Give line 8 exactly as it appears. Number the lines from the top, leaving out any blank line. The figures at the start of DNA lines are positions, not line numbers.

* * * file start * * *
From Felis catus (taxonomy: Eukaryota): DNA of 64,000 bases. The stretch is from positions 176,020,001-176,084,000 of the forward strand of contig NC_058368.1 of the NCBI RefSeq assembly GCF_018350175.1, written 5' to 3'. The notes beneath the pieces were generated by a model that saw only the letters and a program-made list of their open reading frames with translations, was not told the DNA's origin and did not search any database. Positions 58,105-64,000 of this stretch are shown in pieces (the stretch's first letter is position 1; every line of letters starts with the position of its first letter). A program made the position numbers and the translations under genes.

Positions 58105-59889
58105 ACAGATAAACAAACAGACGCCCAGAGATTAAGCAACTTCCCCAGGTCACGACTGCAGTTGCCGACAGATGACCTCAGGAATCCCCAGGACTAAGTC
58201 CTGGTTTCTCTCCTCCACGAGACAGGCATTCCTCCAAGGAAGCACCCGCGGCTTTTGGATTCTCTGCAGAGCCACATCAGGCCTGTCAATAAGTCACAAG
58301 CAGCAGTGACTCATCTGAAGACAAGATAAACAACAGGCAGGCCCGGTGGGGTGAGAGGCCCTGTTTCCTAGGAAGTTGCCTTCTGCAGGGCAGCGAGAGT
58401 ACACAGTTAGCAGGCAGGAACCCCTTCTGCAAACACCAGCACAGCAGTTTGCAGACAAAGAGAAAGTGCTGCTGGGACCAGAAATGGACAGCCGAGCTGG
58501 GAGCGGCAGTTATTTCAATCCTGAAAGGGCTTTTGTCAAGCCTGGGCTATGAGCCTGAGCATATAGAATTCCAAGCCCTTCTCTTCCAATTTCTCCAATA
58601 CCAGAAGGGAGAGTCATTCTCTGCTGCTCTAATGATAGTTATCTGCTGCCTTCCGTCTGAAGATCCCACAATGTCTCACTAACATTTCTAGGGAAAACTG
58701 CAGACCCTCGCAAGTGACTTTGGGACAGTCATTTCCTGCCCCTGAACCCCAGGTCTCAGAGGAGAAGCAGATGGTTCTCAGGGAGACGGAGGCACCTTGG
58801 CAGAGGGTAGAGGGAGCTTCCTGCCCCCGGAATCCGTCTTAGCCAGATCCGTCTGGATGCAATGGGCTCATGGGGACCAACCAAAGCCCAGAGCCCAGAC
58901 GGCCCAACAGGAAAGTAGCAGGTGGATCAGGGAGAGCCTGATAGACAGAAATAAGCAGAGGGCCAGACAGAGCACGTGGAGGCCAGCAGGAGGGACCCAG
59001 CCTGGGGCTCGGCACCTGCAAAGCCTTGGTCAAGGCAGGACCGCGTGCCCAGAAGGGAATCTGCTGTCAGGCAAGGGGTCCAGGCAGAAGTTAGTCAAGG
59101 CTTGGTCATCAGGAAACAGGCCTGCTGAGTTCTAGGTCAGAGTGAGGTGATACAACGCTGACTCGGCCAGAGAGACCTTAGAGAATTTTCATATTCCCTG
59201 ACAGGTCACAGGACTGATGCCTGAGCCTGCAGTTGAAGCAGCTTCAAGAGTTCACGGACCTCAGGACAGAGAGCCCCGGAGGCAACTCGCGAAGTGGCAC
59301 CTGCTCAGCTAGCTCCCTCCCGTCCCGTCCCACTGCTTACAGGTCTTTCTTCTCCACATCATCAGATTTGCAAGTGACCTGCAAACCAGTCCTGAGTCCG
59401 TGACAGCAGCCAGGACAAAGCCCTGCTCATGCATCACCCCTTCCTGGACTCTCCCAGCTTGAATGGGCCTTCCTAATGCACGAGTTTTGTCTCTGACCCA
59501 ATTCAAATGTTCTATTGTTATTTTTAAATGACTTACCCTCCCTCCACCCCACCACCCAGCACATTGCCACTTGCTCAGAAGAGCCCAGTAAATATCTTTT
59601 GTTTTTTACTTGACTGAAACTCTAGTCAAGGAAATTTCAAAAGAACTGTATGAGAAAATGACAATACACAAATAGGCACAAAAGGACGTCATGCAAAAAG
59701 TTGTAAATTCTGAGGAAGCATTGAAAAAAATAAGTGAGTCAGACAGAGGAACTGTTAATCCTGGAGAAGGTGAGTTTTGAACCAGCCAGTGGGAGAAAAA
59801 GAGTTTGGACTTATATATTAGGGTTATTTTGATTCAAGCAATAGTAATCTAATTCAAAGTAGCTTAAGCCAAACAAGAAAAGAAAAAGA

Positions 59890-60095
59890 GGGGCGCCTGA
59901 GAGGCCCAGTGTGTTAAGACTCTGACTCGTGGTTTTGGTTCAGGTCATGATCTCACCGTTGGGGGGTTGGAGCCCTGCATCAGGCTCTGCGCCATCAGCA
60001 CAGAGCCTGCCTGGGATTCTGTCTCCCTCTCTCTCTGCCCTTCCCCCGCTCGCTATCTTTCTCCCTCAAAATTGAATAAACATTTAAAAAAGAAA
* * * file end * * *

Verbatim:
58601 CCAGAAGGGAGAGTCATTCTCTGCTGCTCTAATGATAGTTATCTGCTGCCTTCCGTCTGAAGATCCCACAATGTCTCACTAACATTTCTAGGGAAAACTG